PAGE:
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The life cycle of Data Analytics Platform – From secret weapons to expensive ornaments

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With the increasing amount of data at companies and their environment and the development of business needs associated with them, corporate BI systems have become unavoidable on the one hand, and more and more popular on the other. Nevertheless, they cannot be considered a universal, eternally useful secret weapon providing data assets.

The life cycle of Data Analytics Platforms

We can describe bi systems as data-driven organizational processes that create business value. These systems have been part of business life for a long time so it really depends on our approach how we call this process. However, data-based value creation is an increasingly complex process, and as such, it cannot be solved forever with a single universal practice, as the amount of data in the world is growing exponentially and exploitative technologies are evolving rapidly. When designing and operating BI system, it is worth stopping from time to time and considering whether the flow of information in the organization is efficient.

The birth of Data Analytics Platforms

A BI system can be developed in parallel with the development of the company, through organic development, as a by-product of a development, or as a result of a planned operation. Its life is greatly influenced by the circumstances of its birth, as the life cycle it goes through depends heavily on it. Of course, it is not possible to generalize, neither conception is better or worse, as it all depends on the industry, the size of the organization, the preparedness of the workforce and the technologies. Besides, the effectiveness of a system can only be evaluated after some time.

A typical example of a system evolving through organic development is when data assets begin to accumulate at one or more points in the organization and business users begin to build on it, asking increasingly sophisticated questions to the team / teams disposing of the data assets. As the amount of data grows with the company’s life cycle and activities, the request for information also becomes more diverse and dense. To facilitate their work, the owners of the data assets make various procedures and reports, eliminating repetitive and unstructured work. They do this with tools that are right at hand or that they understand. A kind of data asset exploitation practice is developing around the data service team formed in this way, which also attracts newer and newer corporate data groups and business needs.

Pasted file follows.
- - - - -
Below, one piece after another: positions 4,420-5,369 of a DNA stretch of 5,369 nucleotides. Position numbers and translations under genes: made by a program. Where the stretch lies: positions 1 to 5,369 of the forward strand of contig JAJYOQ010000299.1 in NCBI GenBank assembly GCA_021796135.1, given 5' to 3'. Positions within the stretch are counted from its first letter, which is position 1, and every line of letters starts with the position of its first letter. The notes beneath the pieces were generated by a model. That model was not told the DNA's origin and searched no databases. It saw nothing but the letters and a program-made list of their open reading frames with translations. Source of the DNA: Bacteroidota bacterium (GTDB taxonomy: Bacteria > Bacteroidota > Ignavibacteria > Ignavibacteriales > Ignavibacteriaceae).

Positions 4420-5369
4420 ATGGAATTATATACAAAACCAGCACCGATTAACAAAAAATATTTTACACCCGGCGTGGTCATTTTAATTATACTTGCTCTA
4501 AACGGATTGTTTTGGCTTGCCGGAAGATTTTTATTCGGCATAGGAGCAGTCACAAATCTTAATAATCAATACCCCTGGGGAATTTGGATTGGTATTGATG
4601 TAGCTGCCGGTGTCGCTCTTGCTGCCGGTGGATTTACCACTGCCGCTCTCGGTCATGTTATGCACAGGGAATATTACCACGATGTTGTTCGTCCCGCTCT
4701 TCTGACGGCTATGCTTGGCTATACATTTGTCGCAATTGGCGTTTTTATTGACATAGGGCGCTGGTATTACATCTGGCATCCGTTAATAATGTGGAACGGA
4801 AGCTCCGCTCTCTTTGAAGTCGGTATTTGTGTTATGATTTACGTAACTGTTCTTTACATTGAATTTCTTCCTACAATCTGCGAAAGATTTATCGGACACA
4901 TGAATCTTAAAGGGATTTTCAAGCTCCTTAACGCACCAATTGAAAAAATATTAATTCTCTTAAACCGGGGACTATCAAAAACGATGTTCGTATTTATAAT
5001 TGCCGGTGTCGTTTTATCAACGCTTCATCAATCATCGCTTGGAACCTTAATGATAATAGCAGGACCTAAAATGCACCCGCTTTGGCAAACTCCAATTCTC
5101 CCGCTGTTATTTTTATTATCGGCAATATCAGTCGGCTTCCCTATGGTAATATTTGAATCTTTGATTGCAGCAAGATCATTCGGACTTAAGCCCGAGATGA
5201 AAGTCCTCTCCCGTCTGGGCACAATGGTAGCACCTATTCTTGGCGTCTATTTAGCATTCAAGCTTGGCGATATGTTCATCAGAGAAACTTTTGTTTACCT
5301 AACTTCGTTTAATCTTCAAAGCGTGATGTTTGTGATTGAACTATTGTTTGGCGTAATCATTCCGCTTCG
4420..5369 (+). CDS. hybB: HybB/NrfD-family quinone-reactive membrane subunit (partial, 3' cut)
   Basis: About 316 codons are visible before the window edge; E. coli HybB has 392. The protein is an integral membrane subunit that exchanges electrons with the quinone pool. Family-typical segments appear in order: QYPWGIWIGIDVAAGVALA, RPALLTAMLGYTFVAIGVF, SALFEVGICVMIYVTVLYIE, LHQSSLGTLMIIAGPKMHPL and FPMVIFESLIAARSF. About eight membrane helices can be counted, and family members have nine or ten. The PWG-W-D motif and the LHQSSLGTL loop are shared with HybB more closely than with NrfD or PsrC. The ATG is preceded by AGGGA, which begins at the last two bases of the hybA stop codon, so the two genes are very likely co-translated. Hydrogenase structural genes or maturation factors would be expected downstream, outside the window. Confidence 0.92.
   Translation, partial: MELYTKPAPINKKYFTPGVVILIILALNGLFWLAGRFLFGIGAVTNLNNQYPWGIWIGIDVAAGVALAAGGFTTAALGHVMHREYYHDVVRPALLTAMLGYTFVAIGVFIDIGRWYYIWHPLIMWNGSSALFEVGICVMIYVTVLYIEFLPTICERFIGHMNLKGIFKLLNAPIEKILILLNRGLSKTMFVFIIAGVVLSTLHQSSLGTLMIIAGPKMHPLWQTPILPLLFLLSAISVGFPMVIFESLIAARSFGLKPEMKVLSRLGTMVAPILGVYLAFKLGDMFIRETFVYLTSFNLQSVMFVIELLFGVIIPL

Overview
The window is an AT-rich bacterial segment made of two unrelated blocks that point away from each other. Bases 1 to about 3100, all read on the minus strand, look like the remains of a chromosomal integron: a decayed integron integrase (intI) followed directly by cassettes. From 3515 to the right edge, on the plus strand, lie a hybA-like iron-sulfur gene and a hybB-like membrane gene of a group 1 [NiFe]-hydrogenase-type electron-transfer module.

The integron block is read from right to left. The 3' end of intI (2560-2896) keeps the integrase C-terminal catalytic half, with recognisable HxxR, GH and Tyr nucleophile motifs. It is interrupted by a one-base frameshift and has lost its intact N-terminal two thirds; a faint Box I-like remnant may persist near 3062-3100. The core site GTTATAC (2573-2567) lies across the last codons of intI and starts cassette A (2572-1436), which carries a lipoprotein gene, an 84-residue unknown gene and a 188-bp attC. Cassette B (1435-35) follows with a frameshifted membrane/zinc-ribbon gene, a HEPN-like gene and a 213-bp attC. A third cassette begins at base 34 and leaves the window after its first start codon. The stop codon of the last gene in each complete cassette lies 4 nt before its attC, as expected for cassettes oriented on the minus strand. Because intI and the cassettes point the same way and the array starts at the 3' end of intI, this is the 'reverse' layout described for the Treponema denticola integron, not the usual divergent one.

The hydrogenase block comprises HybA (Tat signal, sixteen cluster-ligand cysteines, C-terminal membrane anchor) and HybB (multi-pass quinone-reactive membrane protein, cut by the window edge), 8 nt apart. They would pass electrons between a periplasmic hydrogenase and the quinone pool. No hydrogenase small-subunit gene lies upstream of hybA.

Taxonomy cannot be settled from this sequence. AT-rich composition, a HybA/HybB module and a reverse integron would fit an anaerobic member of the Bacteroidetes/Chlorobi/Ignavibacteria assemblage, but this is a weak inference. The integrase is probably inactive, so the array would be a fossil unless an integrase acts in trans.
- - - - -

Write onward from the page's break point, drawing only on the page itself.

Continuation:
The advantage of a BI systems created in this way is that it does not use extra resources, which are usually distributed over time anyway, and there are no shock-like changes and surprises in the organization. Their disadvantage is that their operation can be more and more expensive and operators are not necessarily interested in replacing them, making it increasingly difficult to channel in peer systems based on new technology. An additional risk of an organically formed BI system is that often only the system developers understand it, and the structure of the system is not always well considered. All in all, these make it difficult to delegate system-related tasks, which can generate organizational tensions.

The Data Analytics Platform can also be created as a by-product of other development and procurement in the organization.

In the case of larger developments, the IT solution package delivered to the organization may contain some BI technology, but the primary goal is not to optimize BI service. Such a decision may be justified by cost-effectiveness or because the organization wants to solve its infrastructure and organizational development problems at the same time. The result can be effective if the organization considers BI aspects in its central procurement and implementation. In practice, however, this often fails, for example, because there is such a high time pressure on the entire development that there is no time to rethink BI processes. In such cases, it is even possible to introduce a BI system that is used by no one or by just a few people, and the old BI processes still work the same way – in parallel.

A Data Analytics Platform can be built up as a result of planned development.

Nowadays, more and more organization are realizing that their data could be monetized, i.e. used for financial gain. This thinking often leads to the development of BI strategies and the launch of projects. Systems born in this way, when designed well, are generally more durable and can create truly significant business value. Their disadvantage is that such a development can have high startup costs, and new technologies and organizational units can also cause tensions within the company. At the same time, well-designed systems can be cost-effective: they are cheaper for a given set of functions and over the entire life cycle or have a higher value-creating ability at the same cost level than their organic or by-product counterparts. Subsequent operations may involve the emergence of new types of roles in the organization for larger companies and diverse data sets, such as Data Owners, BI Developers, Data Analysts, or Data Scientists.

In the next part of our mini-series on the life cycle of BI systems, we will discuss the life and efficiency of developed solutions.

 

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